Fátima prayers and reparationsEdit
Many Roman Catholics recite prayers based on Our Lady of Fátima. Lúcia later said that, in 1916, she and her cousins had several visions of an angel calling himself the "Angel of Portugal" and the "Angel of Peace," who taught them to bow with their heads to the ground and to say "My God, I believe, I adore, I hope, and I love you. I ask pardon for those who do not believe, do not adore, do not hope and do not love you." Lúcia later set this prayer to music and a recording exists of her singing it. It was also said that sometime later, the angel returned and taught them a eucharistic devotion now known as the Angel Prayer.
Lúcia said that the Lady emphasized Acts of Reparation and prayers to console Jesus for the sins of the world. Lúcia said that Mary's words were, "When you make some sacrifice, say 'O Jesus, it is for your love, for the conversion of sinners, and in reparation for sins committed against the Immaculate Heart of Mary.'" At the apparition of 13 July 1917, Lucia said Mary told the children that sinners could be saved from damnation by devotion to the Immaculate Heart, but also by making "sacrifices". They heard her repeat the idea of sacrifices several times. Her vision of hell prompted them to ever more stringent self-mortifications to save souls. Among many other practices, Lúcia wrote that she and her cousins wore tight cords around their waists, flogged themselves with stinging nettles, gave their lunches to beggars, and abstained from drinking water on hot days. Francisco and Jacinta became extremely devoted to this practice. Lúcia wrote that Mary said God was pleased with their sacrifices and bodily penances.
At the first apparition, Lúcia wrote, the children were so moved by the radiance that they involuntarily said "Most Holy Trinity, I adore you! My God, my God, I love you in the Most Blessed Sacrament." Lúcia also said that she heard Mary ask for the following words to be added to the Rosary after the Gloria Patri prayer: "O my Jesus, pardon us, save us from the fires of hell. Lead all souls to heaven, especially those in most need."
According to Vatican teaching on the tradition of Marian visitations, references to the "conversion of sinners" do not necessarily mean religious conversion to the Roman Catholic Church. Pope Leo XIII, in his encyclical on the "Unity of the Church, Satis Cognitum", said that would mean the "conversion of heretics or apostates who are 'outside the church and alien to the Christian Faith.' Rather, "conversion of sinners" refers to general repentance and an attempt to amend one's life according to the teachings of Jesus for those true Catholics who are fallen into sins. Lúcia wrote that she and her cousins defined "sinners" not as non-Catholics but as those who had fallen away from the church or, more specifically, willfully indulged in sinful activity, particularly "sins of the flesh" and "acts of injustice and a lack of charity towards the poor, widows and orphans, the ignorant and the helpless," which she said were even worse than sins of impurity.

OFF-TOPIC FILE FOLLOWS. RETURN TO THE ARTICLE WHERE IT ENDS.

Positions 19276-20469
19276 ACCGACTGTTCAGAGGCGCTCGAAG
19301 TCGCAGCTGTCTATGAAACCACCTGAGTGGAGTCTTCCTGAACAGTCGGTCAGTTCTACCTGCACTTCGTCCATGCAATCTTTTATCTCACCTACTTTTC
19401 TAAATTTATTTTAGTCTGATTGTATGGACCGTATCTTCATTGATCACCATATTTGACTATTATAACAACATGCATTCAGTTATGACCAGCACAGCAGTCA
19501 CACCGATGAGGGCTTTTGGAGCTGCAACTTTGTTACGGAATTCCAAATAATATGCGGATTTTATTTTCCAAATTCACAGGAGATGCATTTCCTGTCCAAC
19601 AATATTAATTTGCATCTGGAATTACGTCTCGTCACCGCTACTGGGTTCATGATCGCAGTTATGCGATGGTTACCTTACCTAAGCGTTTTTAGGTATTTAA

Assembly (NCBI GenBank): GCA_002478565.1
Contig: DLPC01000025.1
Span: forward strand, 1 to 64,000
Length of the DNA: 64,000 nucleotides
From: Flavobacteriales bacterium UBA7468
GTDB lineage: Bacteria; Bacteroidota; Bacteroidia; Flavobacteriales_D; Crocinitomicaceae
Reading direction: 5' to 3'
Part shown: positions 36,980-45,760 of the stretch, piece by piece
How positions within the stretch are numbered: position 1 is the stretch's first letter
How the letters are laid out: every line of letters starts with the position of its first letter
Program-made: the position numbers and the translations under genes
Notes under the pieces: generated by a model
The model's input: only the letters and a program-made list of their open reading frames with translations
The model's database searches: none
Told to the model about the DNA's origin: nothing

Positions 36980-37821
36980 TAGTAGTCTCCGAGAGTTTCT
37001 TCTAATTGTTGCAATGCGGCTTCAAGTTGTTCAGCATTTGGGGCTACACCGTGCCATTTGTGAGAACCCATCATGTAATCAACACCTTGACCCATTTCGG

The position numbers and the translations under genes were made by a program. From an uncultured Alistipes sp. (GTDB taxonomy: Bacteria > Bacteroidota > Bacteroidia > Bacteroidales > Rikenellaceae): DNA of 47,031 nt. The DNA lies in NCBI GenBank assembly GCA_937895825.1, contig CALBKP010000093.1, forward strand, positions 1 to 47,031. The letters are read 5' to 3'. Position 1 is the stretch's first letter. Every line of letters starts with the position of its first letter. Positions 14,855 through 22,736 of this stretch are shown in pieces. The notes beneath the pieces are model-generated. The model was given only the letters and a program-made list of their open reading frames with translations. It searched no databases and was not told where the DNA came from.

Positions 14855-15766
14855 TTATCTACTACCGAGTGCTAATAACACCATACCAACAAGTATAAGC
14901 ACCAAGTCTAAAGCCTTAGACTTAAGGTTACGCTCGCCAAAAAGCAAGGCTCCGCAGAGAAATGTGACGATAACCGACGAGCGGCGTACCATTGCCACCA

Popes and FátimaEdit
The cultus of the Immaculate Heart is the central message of Fátima. Ecclesiastical approbation does not imply that the Church provides an infallible guarantee on the supernatural nature of the event. But, Karl Rahner and other theologians have said that popes, by authoritatively fostering the Marian veneration in places such as Fátima and Lourdes, motivate the faithful into an acceptance of divine faith.
In October 1930 Bishop da Silva declared that the apparitions at Fátima were "worthy of belief," and approved public devotion to the Blessed Virgin under the title Our Lady of Fátima. The Vatican granted indulgences and permitted special Liturgies of the Mass to be celebrated in Fátima.
In 1939, Eugenio Pacelli, who was consecrated as a bishop on 13 May 1917 — the day of the first apparition — was elected to the papacy as Pius XII. He is considered to have become "the Pope of Fátima." In 1940 after World War II had started, Sister Lúcia asked Pope Pius XII to consecrate the world and Russia to the Immaculate Heart of Mary. She repeated this request later that year on 2 December 1940, stating that in the year 1929, the Blessed Lady requested in another apparition that Russia be consecrated to her Immaculate Heart. Mary was said to promise the conversion of Russia from its errors.
On 13 May 1942, the 25th anniversary of the first apparition and the silver jubilee of the episcopal consecration of Pope Pius XII, the Vatican published the "Message and Secret of Fátima." On 31 October 1942, Pope Pius XII, in a radio address to the people of Portugal, discussed the apparitions of Fátima and consecrated the human race to the Immaculate Heart of the Virgin, with specific mention of Russia. (See below) On 8 December 1942, the Pontiff officially and solemnly declared this consecration in a ceremony in Saint Peter's Basilica in Rome.